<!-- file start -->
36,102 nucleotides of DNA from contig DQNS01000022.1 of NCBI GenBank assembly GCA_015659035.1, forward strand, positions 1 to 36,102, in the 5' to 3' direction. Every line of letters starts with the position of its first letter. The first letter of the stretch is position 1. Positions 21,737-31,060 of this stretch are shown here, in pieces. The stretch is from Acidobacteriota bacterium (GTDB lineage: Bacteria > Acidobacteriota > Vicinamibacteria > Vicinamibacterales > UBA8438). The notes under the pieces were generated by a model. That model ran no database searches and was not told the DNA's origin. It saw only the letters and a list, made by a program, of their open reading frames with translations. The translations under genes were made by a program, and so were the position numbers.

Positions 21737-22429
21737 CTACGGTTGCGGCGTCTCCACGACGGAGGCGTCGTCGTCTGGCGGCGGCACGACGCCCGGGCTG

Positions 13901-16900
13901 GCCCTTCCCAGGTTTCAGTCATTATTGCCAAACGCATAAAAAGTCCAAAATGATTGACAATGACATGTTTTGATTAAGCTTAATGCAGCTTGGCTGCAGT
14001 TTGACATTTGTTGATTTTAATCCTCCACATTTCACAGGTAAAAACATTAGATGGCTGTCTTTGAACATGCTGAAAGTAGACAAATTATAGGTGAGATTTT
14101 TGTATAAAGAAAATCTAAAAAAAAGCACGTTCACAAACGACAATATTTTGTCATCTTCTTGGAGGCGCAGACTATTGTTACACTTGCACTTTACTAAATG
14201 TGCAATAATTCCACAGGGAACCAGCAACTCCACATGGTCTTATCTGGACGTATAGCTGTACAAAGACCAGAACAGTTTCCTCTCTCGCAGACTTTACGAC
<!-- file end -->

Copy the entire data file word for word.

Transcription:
36,102 nucleotides of DNA from contig DQNS01000022.1 of NCBI GenBank assembly GCA_015659035.1, forward strand, positions 1 to 36,102, in the 5' to 3' direction. Every line of letters starts with the position of its first letter. The first letter of the stretch is position 1. Positions 21,737-31,060 of this stretch are shown here, in pieces. The stretch is from Acidobacteriota bacterium (GTDB lineage: Bacteria > Acidobacteriota > Vicinamibacteria > Vicinamibacterales > UBA8438). The notes under the pieces were generated by a model. That model ran no database searches and was not told the DNA's origin. It saw only the letters and a list, made by a program, of their open reading frames with translations. The translations under genes were made by a program, and so were the position numbers.

Positions 21737-22429
21737 CTACGGTTGCGGCGTCTCCACGACGGAGGCGTCGTCGTCTGGCGGCGGCACGACGCCCGGGCTG

Positions 13901-16900
13901 GCCCTTCCCAGGTTTCAGTCATTATTGCCAAACGCATAAAAAGTCCAAAATGATTGACAATGACATGTTTTGATTAAGCTTAATGCAGCTTGGCTGCAGT
14001 TTGACATTTGTTGATTTTAATCCTCCACATTTCACAGGTAAAAACATTAGATGGCTGTCTTTGAACATGCTGAAAGTAGACAAATTATAGGTGAGATTTT
14101 TGTATAAAGAAAATCTAAAAAAAAGCACGTTCACAAACGACAATATTTTGTCATCTTCTTGGAGGCGCAGACTATTGTTACACTTGCACTTTACTAAATG
14201 TGCAATAATTCCACAGGGAACCAGCAACTCCACATGGTCTTATCTGGACGTATAGCTGTACAAAGACCAGAACAGTTTCCTCTCTCGCAGACTTTACGAC